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Trends and Cycles in Labour Productivity in the Major OECD Countries

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  • Nicoletti, Giuseppe
  • Reichlin, Lucrezia

Abstract

This paper uses a multivariate generalization of the Beveridge and Nelson methodology to model trends and cycles of business sector labour productivity in the major OECD countries. The method implies that the trend is the long-run forecast of productivity, given all available information; the cycle is thus interpreted as the total excess growth that would be forecasted beyond `normal' rates of productivity (see Evans and Reichlin (1993a)). Multivariate trends in productivity were estimated including series that Granger-cause and possibly are cointegrated with productivity. The corresponding cycles were compared with those generated by the Hodrick-Prescott filter and with the business cycle data of the OECD. The stability and predictive properties of the Beveridge-Nelson and Hodrick-Prescott trends were compared. Finally, the estimated productivity gaps were used as proxies for capacity utilization in economic models of price formation in order to assess their empirical validity. The sample period considered is 1960-92 and data are quarterly.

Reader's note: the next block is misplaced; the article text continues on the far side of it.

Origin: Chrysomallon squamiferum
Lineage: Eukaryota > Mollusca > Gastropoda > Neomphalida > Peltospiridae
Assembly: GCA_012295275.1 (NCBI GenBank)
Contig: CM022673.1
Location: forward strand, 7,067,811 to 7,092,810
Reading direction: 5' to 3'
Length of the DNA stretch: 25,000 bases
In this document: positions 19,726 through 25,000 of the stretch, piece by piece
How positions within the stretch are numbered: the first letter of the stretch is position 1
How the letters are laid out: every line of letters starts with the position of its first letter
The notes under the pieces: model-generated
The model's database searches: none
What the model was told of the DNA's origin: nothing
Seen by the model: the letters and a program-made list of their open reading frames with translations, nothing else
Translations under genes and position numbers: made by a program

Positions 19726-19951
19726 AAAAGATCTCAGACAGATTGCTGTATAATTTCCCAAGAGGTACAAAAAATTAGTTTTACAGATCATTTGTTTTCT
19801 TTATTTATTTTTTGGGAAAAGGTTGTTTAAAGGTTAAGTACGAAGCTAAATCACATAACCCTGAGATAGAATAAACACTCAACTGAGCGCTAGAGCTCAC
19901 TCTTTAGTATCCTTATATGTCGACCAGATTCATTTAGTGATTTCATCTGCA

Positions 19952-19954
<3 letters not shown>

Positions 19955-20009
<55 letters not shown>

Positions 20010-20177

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Bibliographic Info

Paper provided by C.E.P.R. Discussion Papers in its series CEPR Discussion Papers with number 808.

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Date of creation: Jul 1993
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Handle: RePEc:cpr:ceprdp:808

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Keywords: Cycle; Productivity; Trend;

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Cited by:
  1. Martin N. Baily & Eric J. Bartelsman & John Haltiwanger, 1994. "Downsizing and productivity growth: myth or reality?," Finance and Economics Discussion Series 94-7, Board of Governors of the Federal Reserve System (U.S.).
  2. Jeremy Smith, 2004. "Aggregate Labour Productivity Growth in Canada and the United States: Definitions, Trends and Measurement Issues," CSLS Research Reports 2004-04, Centre for the Study of Living Standards.

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